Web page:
Pray Away

I watch alot of documentaries on this subject, and L.G.B.T.Q, and all of the mental trauma involved.
L.G.B.T.Q individuals are born at a mental and emotional disadvantage. When Oliver Sacks, renown neurologist, admitted to his mother that he was homosexual, all she said was, “I wish you had never been born.”
This film, while following less severe forms of conversion therapy, were still appalling. Non-licensed individuals providing therapy, suggesting that homosexuals are the products of childhood sexual trauma. When it was said that there was no sexual trauma, they were manipulated into thinking they had merely suppressed the memory of it. To assume that this “behavior” is the result of past trauma, that you are PLANTING there is sick.
The documentaries on trans individuals emphasize the self harm and suicide attempts resulting from the internal confusion and lack of acceptance. Conversion therapy was exactly the same. “Why can’t you just obey?” “Don’t you want to be normal?” One woman talks about going home and burning herself. And how she felt a catharsis by doing it. They could change their behavior and smile and act the right way, but it was all a lie. Inside, nothing had changed.  And they couldn’t understand why they felt so empty.
A poignant moment was when survivors of conversion therapy sit down and speak to the presidents and founders of one of the largest conversion therapy networks, and express the damage they suffered going through the therapy. And a moment when one founder is watching the news after Proposition 8 passed, and saw the masses of people protesting against Proposition 8, and his heart broke because he realized he had helped pass a motion that was hurting his own people.
You can’t deny who you are. You can’t change who you are. It doesn’t make sense to say that an all-loving God created you, yet can’t love you.
And the most tragic part, is that these networks still exist.

The 24 Faces of Billy Milligan

I have always worked with the idea of giving my patients the benefit of the doubt. I will not automatically assume that what they are telling me is false just because they are Psych patients. And at the very least, I will acknowledge that it is the reality that they are experiencing. But perhaps sometimes that idea can go too far. How much benefit of the doubt is too much? And certainly, when does it stand between innocent and guilty, in terms of crime?
I had heard of Billy Milligan before, and have always found Dissociative Identity Disorder to be interesting. While it is important to me to be as fully empathetic as I can, there are a few situations in which I can’t even begin to make sense of mentally. I cannot understand DID, except to relate it to being blackout drunk. Losing time. And there are certainly skeptics of the disorder. Made famous in the late 50s and early 70s, DID began to gain attention. Conveniently, in the mid to late 70s, a serial rapist claimed he did not commit the crimes because he had multiple personalities.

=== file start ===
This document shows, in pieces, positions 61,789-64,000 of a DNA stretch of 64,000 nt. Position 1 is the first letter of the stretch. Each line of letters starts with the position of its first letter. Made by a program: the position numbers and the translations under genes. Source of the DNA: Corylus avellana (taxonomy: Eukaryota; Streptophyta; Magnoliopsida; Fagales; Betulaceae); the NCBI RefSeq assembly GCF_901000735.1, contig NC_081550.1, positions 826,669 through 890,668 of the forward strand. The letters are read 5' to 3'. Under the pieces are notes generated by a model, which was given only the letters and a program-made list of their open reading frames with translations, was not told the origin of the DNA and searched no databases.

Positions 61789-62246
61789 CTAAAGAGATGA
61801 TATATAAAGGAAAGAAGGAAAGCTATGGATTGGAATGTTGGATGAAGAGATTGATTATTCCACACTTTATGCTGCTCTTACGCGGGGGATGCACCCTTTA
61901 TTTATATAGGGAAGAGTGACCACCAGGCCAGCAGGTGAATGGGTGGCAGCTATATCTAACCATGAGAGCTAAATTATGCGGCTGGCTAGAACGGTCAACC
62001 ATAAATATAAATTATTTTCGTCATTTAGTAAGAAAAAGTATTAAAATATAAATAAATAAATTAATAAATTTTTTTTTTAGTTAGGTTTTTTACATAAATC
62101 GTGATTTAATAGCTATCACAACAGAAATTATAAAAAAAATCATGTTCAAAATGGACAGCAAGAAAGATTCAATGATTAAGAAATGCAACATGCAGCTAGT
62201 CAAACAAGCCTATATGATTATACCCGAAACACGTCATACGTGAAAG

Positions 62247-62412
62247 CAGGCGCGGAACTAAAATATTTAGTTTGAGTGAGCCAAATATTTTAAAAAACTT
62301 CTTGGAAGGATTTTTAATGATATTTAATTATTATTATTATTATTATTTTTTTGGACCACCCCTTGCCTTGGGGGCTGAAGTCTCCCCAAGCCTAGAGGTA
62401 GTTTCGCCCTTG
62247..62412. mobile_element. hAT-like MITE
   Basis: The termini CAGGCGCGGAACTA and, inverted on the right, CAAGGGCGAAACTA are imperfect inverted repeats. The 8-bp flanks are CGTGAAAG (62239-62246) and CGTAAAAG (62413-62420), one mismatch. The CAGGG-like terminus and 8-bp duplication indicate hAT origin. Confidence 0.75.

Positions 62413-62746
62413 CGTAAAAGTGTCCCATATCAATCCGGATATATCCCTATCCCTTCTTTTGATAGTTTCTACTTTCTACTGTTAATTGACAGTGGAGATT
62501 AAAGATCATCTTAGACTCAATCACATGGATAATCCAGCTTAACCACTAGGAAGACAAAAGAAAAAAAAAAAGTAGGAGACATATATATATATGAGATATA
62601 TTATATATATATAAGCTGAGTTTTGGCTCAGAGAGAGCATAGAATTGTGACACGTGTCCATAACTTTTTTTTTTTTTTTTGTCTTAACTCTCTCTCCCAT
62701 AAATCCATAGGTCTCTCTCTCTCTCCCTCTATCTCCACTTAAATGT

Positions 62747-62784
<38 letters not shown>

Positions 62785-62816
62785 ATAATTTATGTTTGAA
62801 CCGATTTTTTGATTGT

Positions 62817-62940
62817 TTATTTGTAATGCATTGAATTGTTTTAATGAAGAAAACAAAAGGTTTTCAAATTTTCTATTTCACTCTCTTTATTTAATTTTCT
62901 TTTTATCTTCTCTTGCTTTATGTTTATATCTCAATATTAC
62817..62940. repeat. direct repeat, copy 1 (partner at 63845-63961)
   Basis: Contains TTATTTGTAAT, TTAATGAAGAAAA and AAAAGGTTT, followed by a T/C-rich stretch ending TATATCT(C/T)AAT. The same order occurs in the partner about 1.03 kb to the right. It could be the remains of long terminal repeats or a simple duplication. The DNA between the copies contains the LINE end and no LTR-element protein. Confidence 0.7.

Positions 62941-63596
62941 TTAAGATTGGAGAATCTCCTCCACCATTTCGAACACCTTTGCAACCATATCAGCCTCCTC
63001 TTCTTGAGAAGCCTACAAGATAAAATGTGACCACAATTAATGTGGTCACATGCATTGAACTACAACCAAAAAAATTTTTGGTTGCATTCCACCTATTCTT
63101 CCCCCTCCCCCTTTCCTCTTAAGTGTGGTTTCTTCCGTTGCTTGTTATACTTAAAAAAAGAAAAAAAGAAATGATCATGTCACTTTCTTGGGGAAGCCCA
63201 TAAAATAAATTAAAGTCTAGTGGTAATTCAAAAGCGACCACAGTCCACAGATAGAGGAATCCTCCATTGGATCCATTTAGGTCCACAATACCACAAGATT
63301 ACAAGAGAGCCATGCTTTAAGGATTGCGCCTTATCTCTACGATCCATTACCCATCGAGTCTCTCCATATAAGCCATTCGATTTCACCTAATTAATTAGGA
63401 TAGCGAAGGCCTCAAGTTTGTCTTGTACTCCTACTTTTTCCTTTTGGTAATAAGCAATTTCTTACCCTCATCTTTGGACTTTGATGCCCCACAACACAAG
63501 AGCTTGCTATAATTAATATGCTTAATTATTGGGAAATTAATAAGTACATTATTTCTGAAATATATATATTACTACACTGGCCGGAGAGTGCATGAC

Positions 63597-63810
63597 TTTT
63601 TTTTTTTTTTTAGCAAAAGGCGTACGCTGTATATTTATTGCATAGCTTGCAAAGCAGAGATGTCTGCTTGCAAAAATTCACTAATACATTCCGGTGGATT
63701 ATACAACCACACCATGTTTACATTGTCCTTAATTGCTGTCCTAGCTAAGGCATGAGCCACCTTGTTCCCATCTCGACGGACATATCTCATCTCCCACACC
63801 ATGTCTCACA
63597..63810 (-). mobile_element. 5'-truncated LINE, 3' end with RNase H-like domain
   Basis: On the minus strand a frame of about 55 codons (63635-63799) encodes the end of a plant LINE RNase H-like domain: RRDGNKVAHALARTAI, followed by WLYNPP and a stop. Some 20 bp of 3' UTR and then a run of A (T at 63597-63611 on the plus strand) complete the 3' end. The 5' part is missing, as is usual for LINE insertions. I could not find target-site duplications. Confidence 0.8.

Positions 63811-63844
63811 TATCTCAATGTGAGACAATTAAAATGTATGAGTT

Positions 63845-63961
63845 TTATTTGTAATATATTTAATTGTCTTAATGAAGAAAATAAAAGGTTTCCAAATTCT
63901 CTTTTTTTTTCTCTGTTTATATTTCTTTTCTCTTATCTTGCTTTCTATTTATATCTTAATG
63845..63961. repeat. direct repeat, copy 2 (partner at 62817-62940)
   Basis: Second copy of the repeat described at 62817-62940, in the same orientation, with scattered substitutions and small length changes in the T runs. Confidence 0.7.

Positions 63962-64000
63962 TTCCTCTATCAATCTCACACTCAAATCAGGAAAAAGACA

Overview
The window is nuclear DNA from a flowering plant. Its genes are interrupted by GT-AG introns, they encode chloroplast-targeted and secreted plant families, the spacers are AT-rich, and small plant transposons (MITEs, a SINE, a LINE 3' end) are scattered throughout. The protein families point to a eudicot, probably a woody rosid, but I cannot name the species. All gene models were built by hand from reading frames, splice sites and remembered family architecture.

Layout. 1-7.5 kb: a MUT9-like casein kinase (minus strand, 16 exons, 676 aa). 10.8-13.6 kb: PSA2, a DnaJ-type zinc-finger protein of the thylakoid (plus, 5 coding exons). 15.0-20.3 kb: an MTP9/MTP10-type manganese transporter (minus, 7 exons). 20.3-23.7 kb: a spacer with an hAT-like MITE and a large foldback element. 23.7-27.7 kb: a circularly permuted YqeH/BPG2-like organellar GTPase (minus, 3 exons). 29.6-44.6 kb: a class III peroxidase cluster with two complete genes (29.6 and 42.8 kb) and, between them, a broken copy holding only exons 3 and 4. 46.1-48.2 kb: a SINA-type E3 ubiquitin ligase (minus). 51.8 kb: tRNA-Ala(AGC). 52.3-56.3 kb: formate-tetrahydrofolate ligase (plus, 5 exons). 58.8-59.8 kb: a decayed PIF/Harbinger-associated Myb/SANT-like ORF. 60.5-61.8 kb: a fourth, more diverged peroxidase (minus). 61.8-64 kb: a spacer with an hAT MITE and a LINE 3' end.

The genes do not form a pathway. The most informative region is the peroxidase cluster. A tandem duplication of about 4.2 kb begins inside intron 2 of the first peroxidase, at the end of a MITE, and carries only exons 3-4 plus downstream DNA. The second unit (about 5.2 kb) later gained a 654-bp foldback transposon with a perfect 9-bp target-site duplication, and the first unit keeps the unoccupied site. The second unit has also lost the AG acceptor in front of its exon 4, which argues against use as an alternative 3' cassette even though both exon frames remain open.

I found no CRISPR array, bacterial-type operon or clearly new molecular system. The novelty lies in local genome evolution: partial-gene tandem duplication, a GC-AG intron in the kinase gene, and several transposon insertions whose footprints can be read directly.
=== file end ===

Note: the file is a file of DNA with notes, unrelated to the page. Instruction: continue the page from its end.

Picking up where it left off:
What draws me to it is its deep trauma based development. When describing his childhood, it isn’t any stretch of the mind to see a person fracture themselves into the perfect defense mechanism. But as we begin to see more of Billy’s life, it isn’t any further a stretch of the mind to see how he may have simply developed into the perfect Sociopath. The question is then posed, might this have been a perfect crime?

The Comfort Food Journey

As the weather got colder, and life got harder, I felt like it was time for some comfort foods.

Butternut Squash Lasagne, with Sausage, Apple, and Kale

Apple Pie Bread Pudding, with Bourbon Hard Sauce

Shepards Pie, with Lamb, Leeks, Little French Carrots, Snow Peas, and Garlicky Mashed Potatoes

American Goulash

Creamy Chicken and Wild Rice Soup

Chicken Divan, with Hashbrown Potatoes

Biggest take away: There are no sexy pictures of comfort food…

Wolf

Individuals who believe they have the souls of animals inside them are sent to a small camp to undergo therapy to fully rehumanize them. An interesting sort of modernized conversion therapy film. With all the outlandish and cruel methods used to achieve their goal. Without the religious ideologies pulling for one side or the other. The animals chosen by the two main characters symbolic for each character. The girl, a cat, because she longed to just leap out her window and land, safe and sound, and to just run. The boy, a wolf, because no greater animal emulates the very meaning of freedom. The symbolism is clear as you watch the doctor cruelly try to beat the freedom out of him, cursing him to conform.
A very psychology/mental health film. Ironic timing, as I am as of late, uniquely interested in the idea of trauma and development on an individual. It was clear that these patients had experienced some form of trauma in their past and somehow found a safe space in being these animals.